ECU sculpture professor exhibits work in Australia

By Jamitress Bowden
ECU News Services

Residents ‘Down Under’ got a glimpse of artwork from eastern North Carolina, thanks to the efforts of an East Carolina University sculptor.

Red Center (Contributed photo)

ECU professor Carl Billingsley’s work, Red Center, on display in Australia. (Contributed photo)

Carl Billingsley, professor of sculpture in East Carolina University’s School of Art and Design, had his work featured in Australia twice this school year.

Originally, Billingsley’s proposal for an art installation titled “Red Center” was originally chosen for “Sculpture by the Sea, Bondi” last fall. His participation in the show last fall lead to an invitation to another outdoor show, in a different city.

He was offered an opportunity through the Andrea Stetton Memorial Invitation to have his piece included at Cottesloe Beach in Australia in March. The installation took Billingsley one day to install at Cottesloe Beach, with help from 12 volunteers.

“I like to have my pieces in public rather than in a museum. I think more people have an opportunity to see the work,” said Billingsley. “It’s kind of a big event where people are very aware of it and look forward to it and they go out for it.”

“Red Center” is an installation of red and yellow construction flags. He chose Australia as inspiration for the installation, and a well-known Australian landmark as inspiration for the name. “At the very center of the continent, is this vast stone, which the aborigines call Uluru and colonists call Ayers Rock or Red Stone,” said Billingsley.

A close-up look at the Red Center artwork.

A close-up look at the Red Center artwork.

Billingsley decided to enter an installation instead of the traditional form of sculpture. “This is a relatively new endeavor for me, as a professor of sculpture. I’ve always focused a lot of my attention on very traditional materials.”

Both shows have had more than 500,000 people in attendance.

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Folger Shakespeare Library exhibit features ECU connections

Irish mantle 1, resized

A replica of an Irish mantle, or cloak, created by East Carolina University School of Art and Design students in Robin Haller’s textile and design course is part of the exhibit at the Folger Shakespeare Library. Photo courtesy of the Folger Shakespeare Library.

By Alexa DeCarr, ECU News Services

An exhibit on display at the Folger Shakespeare Library in Washington, D.C., is showcasing the achievements of Dr. Thomas Herron, an associate professor of English at East Carolina University, students in ECU’s School of Art and Design and the University Multimedia Center.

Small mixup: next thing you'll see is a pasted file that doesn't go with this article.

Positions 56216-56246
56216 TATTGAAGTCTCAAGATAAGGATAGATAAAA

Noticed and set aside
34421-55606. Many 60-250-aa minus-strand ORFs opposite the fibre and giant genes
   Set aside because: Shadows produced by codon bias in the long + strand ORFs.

The exhibit, which opened in January and runs through May 19, is named “Nobility and Newcomers in Renaissance Ireland” and focuses on the Irish upper class during the 16th to mid-17th century and its cultural exchanges with England. It investigates the political struggles of the period while acknowledging the ways in which English and Irish cultures influenced each other through achievements in literature, architecture and the arts.

“It goes beyond the black and white view of the interactions between the English and the Irish,” Herron said of the exhibit.

Students in ECU assistant professor Robin Haller’s textile and design course recreated a replica of an Irish mantle, which Herron said is a type of outer covering or cloak worn by the Irish. The University Multimedia Center also contributed to the exhibit by creating a 3-D computerized recreation of a tower house castle from the Middle Ages that allows viewers to get a virtual tour.

Herron said that a 16th century portrait of Queen Elizabeth I “discovered” in Manteo while hanging in plain sight during a conference organized by the ECU English Department is on display at the exhibit as well.

“ECU has been so generous and has played a major role in the exhibit,” Herron said. “Different departments within the university have gone out of their way to help with the exhibit.”

While the exhibit focuses on Europe during the Renaissance, Herron said modern Americans can still appreciate it.

“Shakespeare is a powerful influence on the U.S. and our culture,” he said. “And many Americans have Irish roots.”

The exhibit, “Nobility and Newcomers in Renaissance Ireland,” features portraits, manuscripts, artifacts, family records, and rare books drawn from collections in Ireland and the United States. The exhibition includes nearly 100 items from the Folger collection, as well as materials from the National Gallery of Ireland, the University of Wisconsin, the National Portrait Gallery, the National Library of Ireland, and private collections.

Brendan Kane, a historian of modern Ireland and an associate professor at the University of Connecticut, was the co-curator of the exhibit.